Fernández told BleepingComputer that he linked these new campaigns to DEV-0569 since they were using the same bitbucket repository and the ad verification[.]com URL used in reported campaigns for November/December 2022.

Fernández did not wait long enough to see if Cobalt Strike and Royal Ransomware would be installed. However, he told BleepingComputer that he believed the hackers would eventually use the Gozi infection to launch Cobalt Strike like BatLoader did in previous campaigns.

Fernández also accessed the DEV-0569 web panel used to track his malware distribution campaign and shared screenshots On twitter. These screenshots showed the legitimate programs being spoofed and the many victims around the world who were getting infected on a daily basis.

When asked how many people were infected by this campaign based on web dashboard statistics, he said that it was only possible to estimate the number.

“The data from the panel is cleaned every day of the campaign, but there is one piece of information that could give us an idea, it is the correlative ID of the records (it could be an estimated value for the number of victims of this panel, in this case the latest value today is 63576),” Fernandez told BleepingComputer.

Another campaign linked to CLOP ransomware

to make things worse Fernandez discovered that a different but similar Google ad campaign was using infrastructure previously used by a threat group tracked as TA505, known for distributing CLOP ransomware.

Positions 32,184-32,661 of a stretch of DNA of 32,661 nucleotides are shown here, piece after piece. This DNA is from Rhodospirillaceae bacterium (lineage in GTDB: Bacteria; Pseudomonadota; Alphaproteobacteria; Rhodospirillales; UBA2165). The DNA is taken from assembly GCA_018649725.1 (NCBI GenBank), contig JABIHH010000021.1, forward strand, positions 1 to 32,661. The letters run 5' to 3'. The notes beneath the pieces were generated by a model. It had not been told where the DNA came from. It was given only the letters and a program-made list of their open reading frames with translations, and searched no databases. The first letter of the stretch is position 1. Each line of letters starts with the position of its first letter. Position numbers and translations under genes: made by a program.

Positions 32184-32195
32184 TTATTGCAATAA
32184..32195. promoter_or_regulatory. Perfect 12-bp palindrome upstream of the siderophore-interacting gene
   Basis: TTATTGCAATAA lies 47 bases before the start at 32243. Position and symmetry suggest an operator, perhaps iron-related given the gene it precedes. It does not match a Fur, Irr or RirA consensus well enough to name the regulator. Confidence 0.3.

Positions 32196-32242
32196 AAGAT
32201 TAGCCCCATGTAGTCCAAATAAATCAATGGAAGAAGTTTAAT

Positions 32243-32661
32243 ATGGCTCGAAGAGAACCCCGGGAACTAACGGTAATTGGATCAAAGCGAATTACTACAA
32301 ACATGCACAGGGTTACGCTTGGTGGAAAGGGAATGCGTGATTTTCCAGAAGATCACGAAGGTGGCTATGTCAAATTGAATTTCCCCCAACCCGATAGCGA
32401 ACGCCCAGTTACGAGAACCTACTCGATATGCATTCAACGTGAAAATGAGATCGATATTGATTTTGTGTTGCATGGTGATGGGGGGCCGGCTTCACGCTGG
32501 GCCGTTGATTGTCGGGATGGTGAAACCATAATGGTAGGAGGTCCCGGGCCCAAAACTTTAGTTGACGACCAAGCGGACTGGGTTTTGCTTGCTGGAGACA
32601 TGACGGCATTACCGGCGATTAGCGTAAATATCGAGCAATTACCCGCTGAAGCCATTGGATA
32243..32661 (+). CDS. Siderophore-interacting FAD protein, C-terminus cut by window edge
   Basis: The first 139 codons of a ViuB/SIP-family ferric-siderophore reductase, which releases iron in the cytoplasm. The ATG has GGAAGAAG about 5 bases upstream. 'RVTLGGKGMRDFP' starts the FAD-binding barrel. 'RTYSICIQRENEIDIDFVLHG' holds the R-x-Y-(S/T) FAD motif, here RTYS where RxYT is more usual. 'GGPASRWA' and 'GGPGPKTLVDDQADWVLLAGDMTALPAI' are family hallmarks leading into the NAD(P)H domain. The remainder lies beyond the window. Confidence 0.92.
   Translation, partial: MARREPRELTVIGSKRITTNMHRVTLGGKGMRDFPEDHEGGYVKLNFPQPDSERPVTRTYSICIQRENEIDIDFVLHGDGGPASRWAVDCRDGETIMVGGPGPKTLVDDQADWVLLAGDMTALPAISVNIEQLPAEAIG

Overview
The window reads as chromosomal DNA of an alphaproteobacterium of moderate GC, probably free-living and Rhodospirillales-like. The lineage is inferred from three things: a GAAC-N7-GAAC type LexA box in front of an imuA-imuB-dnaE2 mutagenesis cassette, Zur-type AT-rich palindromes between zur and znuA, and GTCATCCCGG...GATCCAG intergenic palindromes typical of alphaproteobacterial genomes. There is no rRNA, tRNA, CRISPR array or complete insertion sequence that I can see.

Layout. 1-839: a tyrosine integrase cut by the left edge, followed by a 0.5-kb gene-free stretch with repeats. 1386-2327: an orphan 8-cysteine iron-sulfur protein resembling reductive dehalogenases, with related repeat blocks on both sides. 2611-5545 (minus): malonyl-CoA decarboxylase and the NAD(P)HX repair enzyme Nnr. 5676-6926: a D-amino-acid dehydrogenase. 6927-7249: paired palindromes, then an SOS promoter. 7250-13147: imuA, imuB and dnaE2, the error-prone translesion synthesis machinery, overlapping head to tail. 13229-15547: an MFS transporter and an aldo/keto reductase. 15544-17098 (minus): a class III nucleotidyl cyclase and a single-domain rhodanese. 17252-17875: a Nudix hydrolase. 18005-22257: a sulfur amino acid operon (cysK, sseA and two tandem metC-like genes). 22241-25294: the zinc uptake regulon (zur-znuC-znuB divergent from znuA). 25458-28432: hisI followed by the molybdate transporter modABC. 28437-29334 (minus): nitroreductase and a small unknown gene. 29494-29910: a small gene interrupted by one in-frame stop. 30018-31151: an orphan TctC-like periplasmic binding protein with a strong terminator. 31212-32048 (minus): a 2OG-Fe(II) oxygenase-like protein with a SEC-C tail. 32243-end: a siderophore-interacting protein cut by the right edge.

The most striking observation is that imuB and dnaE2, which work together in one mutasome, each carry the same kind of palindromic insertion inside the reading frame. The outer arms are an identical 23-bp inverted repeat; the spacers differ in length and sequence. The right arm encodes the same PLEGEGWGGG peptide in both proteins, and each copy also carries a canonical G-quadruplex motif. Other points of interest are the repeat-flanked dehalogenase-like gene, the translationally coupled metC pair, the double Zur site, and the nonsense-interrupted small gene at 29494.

In this Google ad campaign, threat actors distribute malware via websites pretending to be popular software, including AnyDesk, Slack, Microsoft Teams, TeamViewer, LibreOffice, Adobe, and strangely, websites for IRS W-9 forms .

A list of domains in this campaign tracked by CronUp is available at this github page.

When the malware from this campaign is installed, it will run a PowerShell script that downloads and runs a DLL from the website. download cdn[.]comwhich TA505 used previously.

PowerShell script to download malware
PowerShell script to download malware
Source: Bleeping Computer

However, Proofpoint threat researcher tommy madjar told BleepingComputer that this domain had changed ownership in the past and it’s unclear if TA505 is still using it.

Regardless of who owns these domains, the sheer number of malicious Google ads showing up in search results is becoming a huge problem for both consumers and businesses.

With these campaigns being used to gain initial access to corporate networks, they can trigger various attacks such as data theft, ransomware, and even destructive attacks to disrupt a company’s operations.

While BleepingComputer did not contact Google regarding this article, we did contact them last week regarding a similar malware campaign distributed through Google ads.

Google told us at the time that the platform’s policies are designed and enforced to prevent brand spoofing.

“We have strong policies that prohibit ads that try to bypass our app disguising the identity of the advertiser and posing as other brands, and we vigorously enforce them. We reviewed the ads in question and removed them,” Google told BleepingComputer.

The good news is that Google has been removing ads as they are reported and detected.

The bad news is that threat creators are constantly launching new ad campaigns and new sites, making it one gigantic game of hit a mole, and it doesn’t look like Google is winning.